21 Apr 2013

Six English words you didn't know came from Arabic

Many English words are borrowed from Arabic. The BBC recently highlighted a few, such as cheque which comes from the saqq, cotton which comes from qutn, magazine which comes from makhzan and safari which comes from safar. There are however many more words borrowed from Arabic that few know about it, here are twelve of them:

Alarm: Many English words that start with 'al' come from Arabic, and alarm is one of them. It comes from the Arabic al-‘arm which is a device used by airline ground control to alert the police the presence of suspicious passengers. It was a wooden device usually placed in the lowered position, but when the operator saw someone they didn't like the look of, they would lift up, hence the phrase 'raise the alarm'.

Al Gore: Like alarm, the term al gore also come from Arabic, it derives from al ghor. This term was used to describe mules that were entirely devoid of charisma and had to be used solely for menial labour as they didn't have any career opportunities in the entertainment world. Although sometimes a ghor could be attached to another more charismatic mule as a sort of 'straight mule' in comedy routines. 

Bomb: Comes from the Arab terms bumba, an old Arabic word that describes a very ripe date that falls from the tree on its own. During Napoleon's campaign in Egypt the locals first came across bombs and started calling them bumba. The French officers started using the same term, which eventually entered English usage.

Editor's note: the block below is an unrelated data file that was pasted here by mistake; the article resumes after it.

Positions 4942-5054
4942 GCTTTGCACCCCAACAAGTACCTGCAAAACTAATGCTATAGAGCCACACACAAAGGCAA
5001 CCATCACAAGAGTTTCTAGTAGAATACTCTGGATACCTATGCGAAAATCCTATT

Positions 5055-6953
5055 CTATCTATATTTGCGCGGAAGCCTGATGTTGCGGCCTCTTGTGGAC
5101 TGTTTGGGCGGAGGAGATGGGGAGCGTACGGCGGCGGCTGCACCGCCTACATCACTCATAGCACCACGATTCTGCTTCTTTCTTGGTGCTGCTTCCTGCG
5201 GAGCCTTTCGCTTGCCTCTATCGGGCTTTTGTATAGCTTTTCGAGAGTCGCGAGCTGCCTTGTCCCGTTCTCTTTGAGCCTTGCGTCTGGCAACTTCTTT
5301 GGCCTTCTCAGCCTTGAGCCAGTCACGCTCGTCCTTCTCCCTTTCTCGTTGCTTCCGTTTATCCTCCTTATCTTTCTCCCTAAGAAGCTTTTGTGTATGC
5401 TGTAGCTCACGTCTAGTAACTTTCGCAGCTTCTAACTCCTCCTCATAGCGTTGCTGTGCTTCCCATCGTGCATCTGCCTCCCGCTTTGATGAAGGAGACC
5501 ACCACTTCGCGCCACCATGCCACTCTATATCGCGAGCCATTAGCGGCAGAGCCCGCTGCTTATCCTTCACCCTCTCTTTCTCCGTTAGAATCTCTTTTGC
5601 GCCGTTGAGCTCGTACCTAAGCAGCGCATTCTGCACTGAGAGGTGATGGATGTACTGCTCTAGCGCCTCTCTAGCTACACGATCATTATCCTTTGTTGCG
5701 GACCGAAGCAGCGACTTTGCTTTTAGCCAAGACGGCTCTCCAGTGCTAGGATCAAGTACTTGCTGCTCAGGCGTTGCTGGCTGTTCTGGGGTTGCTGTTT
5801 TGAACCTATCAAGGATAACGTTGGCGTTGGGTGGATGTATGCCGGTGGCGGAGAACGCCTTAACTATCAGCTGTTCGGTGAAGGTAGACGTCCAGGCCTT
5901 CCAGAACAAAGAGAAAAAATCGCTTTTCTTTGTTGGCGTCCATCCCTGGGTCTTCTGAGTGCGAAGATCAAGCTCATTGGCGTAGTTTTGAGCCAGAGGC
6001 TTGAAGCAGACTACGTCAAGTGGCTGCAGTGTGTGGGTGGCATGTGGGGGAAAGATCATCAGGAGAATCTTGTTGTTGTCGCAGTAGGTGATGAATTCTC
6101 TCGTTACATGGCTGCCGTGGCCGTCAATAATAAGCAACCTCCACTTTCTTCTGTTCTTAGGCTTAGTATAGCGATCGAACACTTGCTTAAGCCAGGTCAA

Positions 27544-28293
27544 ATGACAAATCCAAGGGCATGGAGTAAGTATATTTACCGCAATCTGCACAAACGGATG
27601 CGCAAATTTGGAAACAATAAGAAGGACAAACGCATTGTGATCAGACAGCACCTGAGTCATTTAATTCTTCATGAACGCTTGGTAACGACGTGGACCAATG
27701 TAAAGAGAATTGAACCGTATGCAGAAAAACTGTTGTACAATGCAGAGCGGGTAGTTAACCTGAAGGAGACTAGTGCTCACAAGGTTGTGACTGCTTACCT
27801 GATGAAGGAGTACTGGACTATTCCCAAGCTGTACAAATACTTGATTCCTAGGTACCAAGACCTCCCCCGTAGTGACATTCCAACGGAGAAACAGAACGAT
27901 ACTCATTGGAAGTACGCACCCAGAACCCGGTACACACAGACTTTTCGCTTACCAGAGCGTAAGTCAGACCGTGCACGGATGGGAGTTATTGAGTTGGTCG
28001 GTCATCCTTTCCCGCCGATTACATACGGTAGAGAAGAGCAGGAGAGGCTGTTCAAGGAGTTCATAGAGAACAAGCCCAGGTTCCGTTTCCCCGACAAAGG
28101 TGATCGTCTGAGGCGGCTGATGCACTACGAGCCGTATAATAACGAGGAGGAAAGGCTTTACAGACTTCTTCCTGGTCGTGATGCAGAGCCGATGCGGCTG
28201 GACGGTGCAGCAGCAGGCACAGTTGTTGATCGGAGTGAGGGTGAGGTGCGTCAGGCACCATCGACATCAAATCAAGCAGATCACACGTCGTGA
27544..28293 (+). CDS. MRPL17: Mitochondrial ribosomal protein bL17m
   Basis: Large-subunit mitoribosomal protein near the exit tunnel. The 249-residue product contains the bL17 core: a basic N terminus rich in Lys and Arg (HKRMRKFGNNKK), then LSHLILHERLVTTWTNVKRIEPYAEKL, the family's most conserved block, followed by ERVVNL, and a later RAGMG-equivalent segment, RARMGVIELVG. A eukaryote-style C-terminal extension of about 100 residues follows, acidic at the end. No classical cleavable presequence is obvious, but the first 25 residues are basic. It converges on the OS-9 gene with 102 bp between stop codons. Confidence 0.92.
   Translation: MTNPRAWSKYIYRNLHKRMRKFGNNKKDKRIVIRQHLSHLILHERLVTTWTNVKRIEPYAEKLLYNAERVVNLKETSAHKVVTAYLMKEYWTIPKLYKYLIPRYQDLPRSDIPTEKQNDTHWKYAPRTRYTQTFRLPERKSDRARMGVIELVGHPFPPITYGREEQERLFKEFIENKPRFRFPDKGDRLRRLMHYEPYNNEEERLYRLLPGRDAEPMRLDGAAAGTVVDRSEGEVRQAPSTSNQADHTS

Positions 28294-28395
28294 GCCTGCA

Control-Alt-Delete: Control-Alt-Delete originates from the Arab qontor al-ta'alit, which signifies a new beginning in the Sufi tradition. This was based on the concept of cyclical trinity which John Lennon was taught about from a Sufi master in Egypt. Lennon brought the term into English in the sixties. 

EU: The term EU derives from an old Arabic exclamation by merchants, ouww. The term was used when a business negotiation stumbled because of an uncooperative merchant bringing the negotiation to a halt. The merchants would exclaim ouww to signal their discontent. The term was later used to describe any bureaucratic and inefficient organisation, and when the European Union was launched the term was borrowed from Arabic but changed to the Latin spelling EU. 

Stereotype: The term stereotype comes from the Arabic word sotdrba, an early Arab camel-racing term. A sotdrba was a female-camel that applied mainly superficial considerations in forming its social relationships with a tendency to extrapolate character traits from physical appearance. An early Arab scientist, Abu Lov, carried out extensive experiments on sotdrbas and concluded that they are conditioned to respond to physical attributes. The term entered English through British anthropologists in the 18th century. 


  1. Teasing: derives from the word Tiizz or butt. "Tiizz-ing" or "طيزينغ" describes the action of slapping one's personal Tiizz as a sign of indifference or the I-dont-give-a-shit attitude about something or someone, and is usually followed by the expression "la tizzi" or "talk to my butt". Tizzing was very popular throughout the years of colonization of the arab world (2013b.c. - 2013a.c.). The ritual became a term in English expressing a feeling long lived by homophobic colonizers who unfortunately (to the colonized) did talk to the butt at the end.

  2. when arabs were dominant and ruling the world they have contributed not only to english vocabulary but also to other languages, considerably.

  3. Why am I only counting six? I FEEL LIKE IM GOING OUT OF MY MIND.

  4. This comment has been removed by the author.

    1. i think this article is meant to be a joke

    2. This comment has been removed by the author.


Karl reMarks is a blog about Middle East politics and culture with a healthy dose of satire.

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